Empowering Diverse Voices

New program helps Black women put their experiences into words

Towunmi Coker sees a lot of opportunity in education. As the founder of TC Initiative, Coker works to fill gaps she sees in the community, helping marginalized communities gain skills and knowledge in areas like finance, health and economic development.

“So the goal is to empower the greatest talents of Black women and girls,” she says.

TC Initiative partnered with the Africa Centre to receive a $15,000 grant from Edmonton Community Foundation to support its latest offering: the EmpowerHER creative writing and mentorship program. The program is designed to amplify the voices of participants, giving them the words and skills needed to reach their goals.

“What we’re hoping to see is that creatives who are Black girls and women, that they have this platform to grow,” she says. “We give them the information, the tools, the access to materials and resources to make that happen.”

The program includes four weeks of educational sessions, offered in-person or online. Each lesson focuses on a different style of writing — from branding and business writing, to script or proposal writing.

“Some of these creatives, they’re interested in doing podcasts, reviews on social media, publishing a book. Everything entails writing a story. So this program is geared towards giving them that skill, that platform and that educational access,” she says.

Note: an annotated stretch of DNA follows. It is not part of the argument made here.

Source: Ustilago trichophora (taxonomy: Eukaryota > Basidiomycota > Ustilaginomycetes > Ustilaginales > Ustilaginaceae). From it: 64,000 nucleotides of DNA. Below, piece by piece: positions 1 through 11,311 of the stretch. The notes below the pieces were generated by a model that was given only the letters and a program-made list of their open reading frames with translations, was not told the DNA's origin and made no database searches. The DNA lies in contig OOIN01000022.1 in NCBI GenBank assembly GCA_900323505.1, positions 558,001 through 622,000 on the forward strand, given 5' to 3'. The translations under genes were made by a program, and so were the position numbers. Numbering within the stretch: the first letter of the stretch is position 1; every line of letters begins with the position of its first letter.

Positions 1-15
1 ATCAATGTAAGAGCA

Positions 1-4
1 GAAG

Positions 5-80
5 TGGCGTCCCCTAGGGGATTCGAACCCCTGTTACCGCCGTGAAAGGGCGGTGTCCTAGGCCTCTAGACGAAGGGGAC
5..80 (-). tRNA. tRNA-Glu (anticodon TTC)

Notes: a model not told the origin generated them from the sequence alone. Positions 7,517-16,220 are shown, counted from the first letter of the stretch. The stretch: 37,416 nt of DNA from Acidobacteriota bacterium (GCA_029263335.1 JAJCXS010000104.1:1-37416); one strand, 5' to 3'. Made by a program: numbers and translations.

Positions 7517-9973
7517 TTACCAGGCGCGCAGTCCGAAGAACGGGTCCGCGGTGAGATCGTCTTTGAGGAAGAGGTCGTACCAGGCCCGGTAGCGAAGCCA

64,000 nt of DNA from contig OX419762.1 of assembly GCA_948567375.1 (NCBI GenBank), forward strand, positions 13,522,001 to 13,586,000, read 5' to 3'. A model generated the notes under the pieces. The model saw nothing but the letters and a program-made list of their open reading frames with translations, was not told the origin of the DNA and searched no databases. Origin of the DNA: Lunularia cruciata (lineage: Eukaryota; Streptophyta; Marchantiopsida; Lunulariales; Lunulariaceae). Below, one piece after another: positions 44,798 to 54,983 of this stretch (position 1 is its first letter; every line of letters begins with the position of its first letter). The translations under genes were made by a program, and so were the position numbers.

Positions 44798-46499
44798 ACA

The program also includes a mentorship element to help participants build on the skills learned in class. The mentorship gives them the opportunities to work closely with creative professionals. Participants also get the chance to workshop their writing, comparing their progress from before and after the training sessions.

The program also goes one step further to help participants build confidence in their work, while also building connections in the community. Through a literary meet-and-greet event, participants can show off their newly refined skills while connecting with other members of the creative community.

“At the event, each participant can showcase one of their creative works – if it’s poetry, spoken word or whatever creative skill they have – to see the impact of the program,” Coker says. “We’re hoping that through these workshops, we will be able to see more Black women and girls who are smashing it in the creative world.”

This story comes from the Spring 2024 Edition of Legacy in Action. Read the full issue.